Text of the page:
When different numbers of melanocytes or melanocytes with variable activity levels are found in various regions of one iris, partial heterochromia results, which creates the colored halo or pie slice effects, and dichroic or bichromatic eyes have an iris with two hues. A green iris may have a golden ring surrounding it. Although some pet owners find it highly charming, that is a flaw in show cats.

Less frequently, the iris of an eye may contain a region of a different color, such as a brown patch in a blue or green eye. Some white cats have reportedly experienced that. The white gene only affects a portion of the iris’ pigmentation, not the entire iris’ pigmentation. Affected eyes can be either one or both. If both are involved, a mirror image phenomenon might occur. Since they don’t have unusual eyes in the conventional sense, these cats are known as weird-eyed cats.

Blue-Eyed Cat Breeds



Because the Balinese originated as a longhaired mutation of the Siamese, this breed is frequently confused with its short-haired cousin, the Siamese. The distinctive markings on their long, silky coats are more subdued in color than those of other cats of their breed, who share the same piercing blue eyes and slim physique. They are loud cats, too, like Siamese. However, Balinese tend to have quieter voices.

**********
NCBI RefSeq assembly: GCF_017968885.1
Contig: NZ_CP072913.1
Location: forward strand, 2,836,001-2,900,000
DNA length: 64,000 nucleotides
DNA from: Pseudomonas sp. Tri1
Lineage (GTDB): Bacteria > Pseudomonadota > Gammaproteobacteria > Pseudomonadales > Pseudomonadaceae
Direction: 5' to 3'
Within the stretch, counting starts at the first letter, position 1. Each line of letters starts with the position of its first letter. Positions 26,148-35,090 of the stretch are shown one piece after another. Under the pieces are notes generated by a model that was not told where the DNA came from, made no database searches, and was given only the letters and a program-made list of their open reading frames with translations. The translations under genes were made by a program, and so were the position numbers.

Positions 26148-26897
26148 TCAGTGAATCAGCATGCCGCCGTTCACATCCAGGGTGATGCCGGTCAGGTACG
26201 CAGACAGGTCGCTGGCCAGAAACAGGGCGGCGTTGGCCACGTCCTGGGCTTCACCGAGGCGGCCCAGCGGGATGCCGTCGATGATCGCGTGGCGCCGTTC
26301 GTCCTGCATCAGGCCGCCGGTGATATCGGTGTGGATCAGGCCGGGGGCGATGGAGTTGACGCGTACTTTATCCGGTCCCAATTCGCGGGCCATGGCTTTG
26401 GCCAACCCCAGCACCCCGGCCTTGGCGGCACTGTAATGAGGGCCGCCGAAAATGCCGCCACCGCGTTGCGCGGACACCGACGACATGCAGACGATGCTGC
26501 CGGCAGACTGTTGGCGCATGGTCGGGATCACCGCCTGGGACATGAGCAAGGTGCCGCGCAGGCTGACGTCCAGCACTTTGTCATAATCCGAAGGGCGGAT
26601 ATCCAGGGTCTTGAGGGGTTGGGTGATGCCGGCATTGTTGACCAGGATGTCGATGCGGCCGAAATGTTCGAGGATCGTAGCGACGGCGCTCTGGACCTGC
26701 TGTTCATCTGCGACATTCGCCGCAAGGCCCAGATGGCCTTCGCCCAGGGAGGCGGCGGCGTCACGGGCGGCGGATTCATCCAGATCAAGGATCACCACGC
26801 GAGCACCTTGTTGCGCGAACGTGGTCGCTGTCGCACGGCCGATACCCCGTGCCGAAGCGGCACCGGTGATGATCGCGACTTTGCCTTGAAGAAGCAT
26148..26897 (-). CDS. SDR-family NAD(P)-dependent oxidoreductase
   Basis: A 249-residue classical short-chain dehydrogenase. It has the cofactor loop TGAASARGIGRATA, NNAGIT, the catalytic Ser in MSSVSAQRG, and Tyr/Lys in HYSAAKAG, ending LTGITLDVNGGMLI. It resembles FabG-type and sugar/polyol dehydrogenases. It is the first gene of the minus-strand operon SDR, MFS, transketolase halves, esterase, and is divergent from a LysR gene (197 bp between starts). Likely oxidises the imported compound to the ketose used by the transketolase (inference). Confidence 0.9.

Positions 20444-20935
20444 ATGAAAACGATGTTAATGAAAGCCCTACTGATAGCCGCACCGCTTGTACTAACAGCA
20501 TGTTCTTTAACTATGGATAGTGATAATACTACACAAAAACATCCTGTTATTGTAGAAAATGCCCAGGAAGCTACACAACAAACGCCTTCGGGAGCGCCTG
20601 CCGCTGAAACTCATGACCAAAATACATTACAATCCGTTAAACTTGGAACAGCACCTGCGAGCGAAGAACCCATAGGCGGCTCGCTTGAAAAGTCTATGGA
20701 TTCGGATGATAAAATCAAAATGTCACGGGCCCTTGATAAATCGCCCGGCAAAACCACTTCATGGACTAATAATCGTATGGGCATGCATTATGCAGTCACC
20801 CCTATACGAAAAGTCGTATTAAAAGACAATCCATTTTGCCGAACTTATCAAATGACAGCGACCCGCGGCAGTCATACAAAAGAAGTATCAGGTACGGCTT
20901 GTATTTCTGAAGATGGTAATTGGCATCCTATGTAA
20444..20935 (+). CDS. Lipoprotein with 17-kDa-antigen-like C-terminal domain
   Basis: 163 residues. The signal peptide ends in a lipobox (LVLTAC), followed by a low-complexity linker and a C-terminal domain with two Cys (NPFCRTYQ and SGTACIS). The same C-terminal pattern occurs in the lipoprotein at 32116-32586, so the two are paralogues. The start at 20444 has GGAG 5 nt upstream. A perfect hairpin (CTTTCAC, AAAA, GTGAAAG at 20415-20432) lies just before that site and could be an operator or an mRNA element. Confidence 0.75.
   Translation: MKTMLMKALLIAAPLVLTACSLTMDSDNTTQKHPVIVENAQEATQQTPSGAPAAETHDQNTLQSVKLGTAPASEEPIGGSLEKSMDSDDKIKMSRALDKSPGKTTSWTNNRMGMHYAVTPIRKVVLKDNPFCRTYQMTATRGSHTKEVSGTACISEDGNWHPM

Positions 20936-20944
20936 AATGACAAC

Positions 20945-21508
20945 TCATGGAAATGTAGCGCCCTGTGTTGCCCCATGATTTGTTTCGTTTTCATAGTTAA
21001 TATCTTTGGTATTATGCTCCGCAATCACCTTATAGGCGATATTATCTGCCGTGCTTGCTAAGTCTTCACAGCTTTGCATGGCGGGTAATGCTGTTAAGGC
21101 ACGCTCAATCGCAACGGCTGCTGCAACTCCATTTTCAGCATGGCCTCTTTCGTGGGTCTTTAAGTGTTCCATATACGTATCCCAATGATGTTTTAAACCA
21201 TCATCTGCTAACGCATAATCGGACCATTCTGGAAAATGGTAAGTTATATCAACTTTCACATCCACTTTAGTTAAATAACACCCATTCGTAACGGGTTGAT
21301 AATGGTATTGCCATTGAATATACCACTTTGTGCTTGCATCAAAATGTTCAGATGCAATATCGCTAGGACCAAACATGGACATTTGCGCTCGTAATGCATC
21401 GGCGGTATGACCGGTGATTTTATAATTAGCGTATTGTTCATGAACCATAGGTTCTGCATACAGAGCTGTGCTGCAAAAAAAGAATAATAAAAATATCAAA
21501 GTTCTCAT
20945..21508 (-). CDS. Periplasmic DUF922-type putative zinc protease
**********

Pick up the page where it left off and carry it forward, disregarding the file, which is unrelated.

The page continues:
The Birman is yet another colorpoint cat with vivid blue eyes that is friendly and kind. These cats tend to be quiet and communicate quietly in a “chirping” tone, so they can be a suitable choice if you don’t want a lot of noise. Medium- to long-haired, with coats that range in length from chocolate to tortoiseshell, are Birman cats. Their hues include blue, lilac, cream, red, and chocolate. You’ll want to cuddle with them all day because of their fur’s silky softness.

Colorpoint Shorthair


The Colorpoint Shorthair could be mistaken for a Siamese by an untrained eye. Breeders bred a Siamese with a red tabby American Shorthair to create a cat with red points. That resulted in the Colorpoint Shorthair. Other colors of this breed are also possible, including solid cream, blue lynx, chocolate tortie, and a dozen others. The Siamese and Colorpoint Shorthair both have beautiful blue eyes and a propensity for chatting, as does the Colorpoint Shorthair. These cats lack the distinctive Siamese cross-eyed appearance.